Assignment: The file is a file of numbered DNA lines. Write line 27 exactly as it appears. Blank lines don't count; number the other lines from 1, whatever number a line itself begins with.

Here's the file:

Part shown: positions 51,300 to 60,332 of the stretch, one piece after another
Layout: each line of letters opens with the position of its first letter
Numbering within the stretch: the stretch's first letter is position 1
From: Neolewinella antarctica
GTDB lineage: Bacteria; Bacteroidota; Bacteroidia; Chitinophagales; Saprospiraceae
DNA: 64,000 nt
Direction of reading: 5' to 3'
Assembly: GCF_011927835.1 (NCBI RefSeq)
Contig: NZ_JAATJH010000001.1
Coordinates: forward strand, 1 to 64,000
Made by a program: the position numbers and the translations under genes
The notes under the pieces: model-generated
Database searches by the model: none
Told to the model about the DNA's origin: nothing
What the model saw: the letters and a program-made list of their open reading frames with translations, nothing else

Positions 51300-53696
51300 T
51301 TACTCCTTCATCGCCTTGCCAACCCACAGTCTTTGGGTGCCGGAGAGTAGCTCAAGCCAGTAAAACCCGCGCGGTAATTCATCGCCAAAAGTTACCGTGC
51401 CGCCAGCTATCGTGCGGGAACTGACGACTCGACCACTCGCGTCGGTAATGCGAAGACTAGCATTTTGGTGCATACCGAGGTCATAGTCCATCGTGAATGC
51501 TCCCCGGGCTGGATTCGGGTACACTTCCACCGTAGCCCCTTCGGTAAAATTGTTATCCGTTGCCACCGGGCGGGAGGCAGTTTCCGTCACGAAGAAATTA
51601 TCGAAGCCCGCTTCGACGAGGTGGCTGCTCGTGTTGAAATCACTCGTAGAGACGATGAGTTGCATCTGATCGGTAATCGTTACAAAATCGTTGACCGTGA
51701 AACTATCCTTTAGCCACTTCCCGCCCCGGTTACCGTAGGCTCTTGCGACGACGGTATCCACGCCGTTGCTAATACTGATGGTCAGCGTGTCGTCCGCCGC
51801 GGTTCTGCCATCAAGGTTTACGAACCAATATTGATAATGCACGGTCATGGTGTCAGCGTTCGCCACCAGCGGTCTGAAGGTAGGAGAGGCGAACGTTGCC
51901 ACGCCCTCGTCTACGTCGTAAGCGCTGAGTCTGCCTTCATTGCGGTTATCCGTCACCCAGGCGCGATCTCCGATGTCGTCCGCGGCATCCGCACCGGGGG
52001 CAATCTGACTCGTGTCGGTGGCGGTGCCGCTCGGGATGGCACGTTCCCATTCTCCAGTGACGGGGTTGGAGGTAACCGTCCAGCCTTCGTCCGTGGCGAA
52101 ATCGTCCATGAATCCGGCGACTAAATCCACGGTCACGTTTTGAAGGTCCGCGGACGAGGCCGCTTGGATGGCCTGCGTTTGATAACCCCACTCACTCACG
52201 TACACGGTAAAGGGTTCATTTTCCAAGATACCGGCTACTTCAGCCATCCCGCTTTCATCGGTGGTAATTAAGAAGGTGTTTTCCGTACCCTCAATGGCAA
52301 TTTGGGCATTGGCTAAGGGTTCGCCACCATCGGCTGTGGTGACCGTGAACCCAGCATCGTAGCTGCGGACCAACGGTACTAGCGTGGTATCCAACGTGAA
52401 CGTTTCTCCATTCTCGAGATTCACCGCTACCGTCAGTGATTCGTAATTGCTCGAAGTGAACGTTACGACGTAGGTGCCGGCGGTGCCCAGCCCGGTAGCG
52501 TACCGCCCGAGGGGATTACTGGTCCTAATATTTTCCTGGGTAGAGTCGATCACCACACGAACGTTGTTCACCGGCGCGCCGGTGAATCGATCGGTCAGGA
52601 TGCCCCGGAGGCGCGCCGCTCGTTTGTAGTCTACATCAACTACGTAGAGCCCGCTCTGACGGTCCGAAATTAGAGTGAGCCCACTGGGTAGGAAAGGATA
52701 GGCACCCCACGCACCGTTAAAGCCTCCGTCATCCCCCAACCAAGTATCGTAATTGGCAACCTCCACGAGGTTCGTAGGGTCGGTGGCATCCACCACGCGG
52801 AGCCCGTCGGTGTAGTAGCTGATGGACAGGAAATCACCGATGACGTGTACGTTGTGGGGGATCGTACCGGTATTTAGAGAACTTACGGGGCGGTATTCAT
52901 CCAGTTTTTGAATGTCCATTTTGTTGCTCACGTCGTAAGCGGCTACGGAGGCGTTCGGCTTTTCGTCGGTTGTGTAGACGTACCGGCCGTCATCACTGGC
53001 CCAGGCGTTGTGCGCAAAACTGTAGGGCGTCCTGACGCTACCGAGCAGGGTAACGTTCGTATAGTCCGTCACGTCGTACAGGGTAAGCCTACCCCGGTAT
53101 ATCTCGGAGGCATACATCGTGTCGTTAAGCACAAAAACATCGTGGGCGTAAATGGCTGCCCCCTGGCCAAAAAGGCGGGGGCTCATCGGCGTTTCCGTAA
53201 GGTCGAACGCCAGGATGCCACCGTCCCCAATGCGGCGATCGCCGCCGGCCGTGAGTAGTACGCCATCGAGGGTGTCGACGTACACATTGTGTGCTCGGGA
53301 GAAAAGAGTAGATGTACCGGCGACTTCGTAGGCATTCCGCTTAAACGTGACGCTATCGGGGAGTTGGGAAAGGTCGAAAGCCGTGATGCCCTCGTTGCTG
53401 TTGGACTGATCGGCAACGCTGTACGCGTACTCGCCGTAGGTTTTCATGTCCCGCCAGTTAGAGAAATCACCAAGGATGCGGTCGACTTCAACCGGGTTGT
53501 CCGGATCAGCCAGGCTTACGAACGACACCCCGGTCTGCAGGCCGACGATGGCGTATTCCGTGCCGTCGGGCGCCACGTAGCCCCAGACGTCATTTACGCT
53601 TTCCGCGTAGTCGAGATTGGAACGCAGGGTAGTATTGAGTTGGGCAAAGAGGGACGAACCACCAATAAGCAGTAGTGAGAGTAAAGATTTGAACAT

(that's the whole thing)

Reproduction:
52201 TACACGGTAAAGGGTTCATTTTCCAAGATACCGGCTACTTCAGCCATCCCGCTTTCATCGGTGGTAATTAAGAAGGTGTTTTCCGTACCCTCAATGGCAA